health policy

When asked what kept him awake at night, General James Mattis famously answered, "Nothing. I keep other people awake at night." But not everybody is as courageously confident as "Mad Dog" Mattis.
Last month, we reported on an earth-shattering documentary not-so-subtly titled Seattle Is Dying.
Physicians from across the political spectrum, from all over the country and representing nearly every specialty, came to Washington, DC earlier this week to advocate for and protect patients by shining a spotlight on the many hidden ways healthca
When I was a kid, there was no chickenpox vaccine. Getting chickenpox -- along with the requisite oatmeal bath -- was seen as a childhood rite of passage. It wasn't uncommon for kids who were uninfected to hang out with kids who were.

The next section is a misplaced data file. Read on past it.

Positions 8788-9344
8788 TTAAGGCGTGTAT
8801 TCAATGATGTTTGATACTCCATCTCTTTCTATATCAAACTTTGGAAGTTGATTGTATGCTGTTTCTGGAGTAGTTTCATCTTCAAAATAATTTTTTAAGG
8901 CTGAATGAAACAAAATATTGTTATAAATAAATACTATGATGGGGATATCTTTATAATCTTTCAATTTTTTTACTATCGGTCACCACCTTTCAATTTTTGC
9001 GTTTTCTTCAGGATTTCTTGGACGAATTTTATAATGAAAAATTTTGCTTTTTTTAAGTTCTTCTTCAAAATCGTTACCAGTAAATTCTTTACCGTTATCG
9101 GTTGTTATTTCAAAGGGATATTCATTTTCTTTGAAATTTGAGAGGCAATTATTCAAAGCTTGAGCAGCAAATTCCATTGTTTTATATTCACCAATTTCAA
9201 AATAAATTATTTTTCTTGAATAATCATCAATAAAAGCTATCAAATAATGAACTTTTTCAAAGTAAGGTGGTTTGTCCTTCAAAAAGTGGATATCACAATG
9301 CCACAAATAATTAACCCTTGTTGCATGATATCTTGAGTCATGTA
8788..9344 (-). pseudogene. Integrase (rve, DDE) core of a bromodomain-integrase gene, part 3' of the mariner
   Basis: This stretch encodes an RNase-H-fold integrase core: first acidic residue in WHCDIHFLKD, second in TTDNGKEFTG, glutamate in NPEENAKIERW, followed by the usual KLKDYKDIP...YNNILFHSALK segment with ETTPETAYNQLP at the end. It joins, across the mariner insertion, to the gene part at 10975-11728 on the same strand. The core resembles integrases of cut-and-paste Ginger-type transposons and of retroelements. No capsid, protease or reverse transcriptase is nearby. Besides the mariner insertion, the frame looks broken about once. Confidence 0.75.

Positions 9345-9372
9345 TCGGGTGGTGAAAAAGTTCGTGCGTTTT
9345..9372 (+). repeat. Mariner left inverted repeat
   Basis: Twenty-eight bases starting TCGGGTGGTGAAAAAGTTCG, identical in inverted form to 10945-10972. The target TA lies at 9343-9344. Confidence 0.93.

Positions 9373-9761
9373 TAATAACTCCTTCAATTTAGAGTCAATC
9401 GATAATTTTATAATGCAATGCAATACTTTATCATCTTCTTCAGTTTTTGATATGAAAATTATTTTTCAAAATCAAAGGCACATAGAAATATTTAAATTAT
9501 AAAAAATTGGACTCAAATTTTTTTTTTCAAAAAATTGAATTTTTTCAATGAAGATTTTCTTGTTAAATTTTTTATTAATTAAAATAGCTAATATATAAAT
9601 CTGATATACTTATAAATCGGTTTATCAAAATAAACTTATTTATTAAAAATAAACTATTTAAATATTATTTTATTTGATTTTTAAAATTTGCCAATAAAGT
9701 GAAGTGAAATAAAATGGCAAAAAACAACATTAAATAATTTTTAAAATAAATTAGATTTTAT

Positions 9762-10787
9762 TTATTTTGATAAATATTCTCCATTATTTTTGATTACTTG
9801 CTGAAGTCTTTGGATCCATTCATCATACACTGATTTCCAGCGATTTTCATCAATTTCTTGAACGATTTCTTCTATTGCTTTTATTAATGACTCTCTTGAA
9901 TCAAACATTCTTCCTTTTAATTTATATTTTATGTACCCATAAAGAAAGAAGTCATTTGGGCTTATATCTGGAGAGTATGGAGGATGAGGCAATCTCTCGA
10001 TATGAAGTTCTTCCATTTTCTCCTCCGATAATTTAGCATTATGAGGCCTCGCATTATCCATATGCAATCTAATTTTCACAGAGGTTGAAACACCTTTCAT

Imagine walking down a city sidewalk in winter. It's dark, wet, cold. You come across a man aged well beyond his years staggering along, grasping a wall so he doesn't fall down.
"Better safe than sorry." That's a great lesson for a child when a parent explains why she should wear a helmet when riding her bicycle. But "better safe than sorry" makes for terrible public health policy.
Like Pig-Pen from Peanuts, a cloud of filth follows Andrew Wakefield wherever he goes.
The latest in a sadly recurrent theme of people posing as doctors when they have no such background or training is that of a Florida man wh
The public sphere is inundated with malicious messages about those who are fearful of or resistant to vaccination. Low hanging fruit that includes name-calling to overtly aggressive, vicious attacks abound (e.g.
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